Did you hear that a recent study shows that teenagers are actually growing horns, and that prolific smartphone use is to blame?
The Washington Post wrote about it on June 20, and the story was soon aggregated across traditional, online, and social media.
50% of young people are ‘growing horns’ because of phones, Pop Buzz said. Horns are growing on young people’s skulls; researchers blame phone use, NOLA.com said. Screen time found to cause ‘head horns’, ABC News went with.
There was just one problem. The story—and this may come as a surprise—wasn’t true.
These dozens of aggregations were all based on a year-old study from Australia which referenced “bone growths” in the skeletons of some number of teenagers. The study didn’t reference “horns,” nor did it draw causation between the growths and cell phone use.
The phrase “fake news” is thrown around a lot these days, often by President Trump and other politicians, and way too often it’s used to mean “a story that’s completely true, but that paints me personally in a poor light.”
But in real life, there’s perhaps no topic that lends itself more to fake news than medicine, health, and the reporting of scientific studies.
There are many ways media outlets screw this up. They report on “medical breakthroughs” that are far from operational or proven (a study last year found that half of media reports about such breakthroughs fail to pan out). They fail to distinguish between legitimate, peer-reviewed studies and ones that are considerably less scientific.
And, as is the case with the devilish effects of smartphone use, they exaggerate and sensationalize uninteresting, incomplete, or flawed scientific findings.
An example to illustrate is the wonderful Twitter account called @justsaysinmice, which calls out media outlets for reporting the results of medical studies, while omitting that the conclusions were drawn “in mice,” and not in humans.
The explanation for this is simply that a lot of media content creation these days is done by aggregators, who aren’t doing their own original reporting and instead are tasked with “writing up” either a press release or a previous news report.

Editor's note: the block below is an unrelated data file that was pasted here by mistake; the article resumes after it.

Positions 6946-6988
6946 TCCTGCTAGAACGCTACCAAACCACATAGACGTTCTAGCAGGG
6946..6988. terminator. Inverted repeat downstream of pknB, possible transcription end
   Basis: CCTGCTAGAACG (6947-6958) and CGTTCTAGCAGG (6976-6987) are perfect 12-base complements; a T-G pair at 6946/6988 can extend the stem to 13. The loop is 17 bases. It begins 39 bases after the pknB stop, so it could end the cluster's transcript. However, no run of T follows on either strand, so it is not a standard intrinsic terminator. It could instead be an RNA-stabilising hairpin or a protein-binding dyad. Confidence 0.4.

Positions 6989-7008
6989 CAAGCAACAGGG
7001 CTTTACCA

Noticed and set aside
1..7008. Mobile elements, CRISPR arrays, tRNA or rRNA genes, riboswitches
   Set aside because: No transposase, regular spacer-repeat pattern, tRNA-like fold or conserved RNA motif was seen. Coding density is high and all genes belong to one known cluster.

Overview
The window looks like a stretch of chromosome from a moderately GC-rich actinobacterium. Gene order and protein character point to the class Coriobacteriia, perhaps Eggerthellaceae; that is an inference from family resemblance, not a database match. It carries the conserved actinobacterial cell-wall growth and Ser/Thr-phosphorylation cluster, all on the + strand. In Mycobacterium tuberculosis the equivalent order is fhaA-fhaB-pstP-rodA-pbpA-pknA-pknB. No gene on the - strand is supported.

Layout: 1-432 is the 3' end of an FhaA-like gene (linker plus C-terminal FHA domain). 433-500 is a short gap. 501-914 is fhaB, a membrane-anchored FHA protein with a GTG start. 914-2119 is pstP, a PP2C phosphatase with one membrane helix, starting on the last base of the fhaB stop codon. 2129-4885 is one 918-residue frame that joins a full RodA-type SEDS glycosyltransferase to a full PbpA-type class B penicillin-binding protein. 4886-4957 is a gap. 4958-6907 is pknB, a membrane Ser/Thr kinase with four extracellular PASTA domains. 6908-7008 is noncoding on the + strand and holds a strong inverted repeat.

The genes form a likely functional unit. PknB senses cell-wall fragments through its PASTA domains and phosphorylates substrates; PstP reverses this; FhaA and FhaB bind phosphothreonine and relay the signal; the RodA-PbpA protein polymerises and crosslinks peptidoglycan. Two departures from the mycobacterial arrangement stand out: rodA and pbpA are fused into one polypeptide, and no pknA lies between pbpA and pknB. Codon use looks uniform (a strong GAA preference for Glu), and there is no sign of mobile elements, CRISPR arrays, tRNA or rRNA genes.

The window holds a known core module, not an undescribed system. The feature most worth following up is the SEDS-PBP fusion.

Newsroom aggregators are people with a tough job who aren’t paid nearly enough money to do it. But they also, almost to a man, are without scientific background or training, or the innate knowledge to tell a highly questionable story from a true one.
So, if a press release comes in from a local university that they’ve made a significant breakthrough in, say, the fight against Parkinson’s, the aggregator isn’t going to be tasked with spending two hours looking at the study, determining whether it’s legitimate, and whether it’s done in mice or humans. The aggregator is going to have five minutes to write up the story, come up with a pithy headline that pops on Facebook, and pray for decent web traffic.
Under this model where—let’s be honest—only a handful of news outlets still have full-time health and science reporters, the general public isn’t going to get the analysis and accurate health information that they deserve. And that’s before anti-vaccine propaganda, and other actively malevolent pseudoscience enters the picture.
Some of the more insidious “fake news” out there has nothing to do with political partisanship. It’s simply news outlets not knowing the difference between true and false technical information. Sometimes it’s obvious—look around, and notice that none of the teenagers you know have grown horns—but other times it takes a lot more skepticism on the part of the reader than what we can practically expect.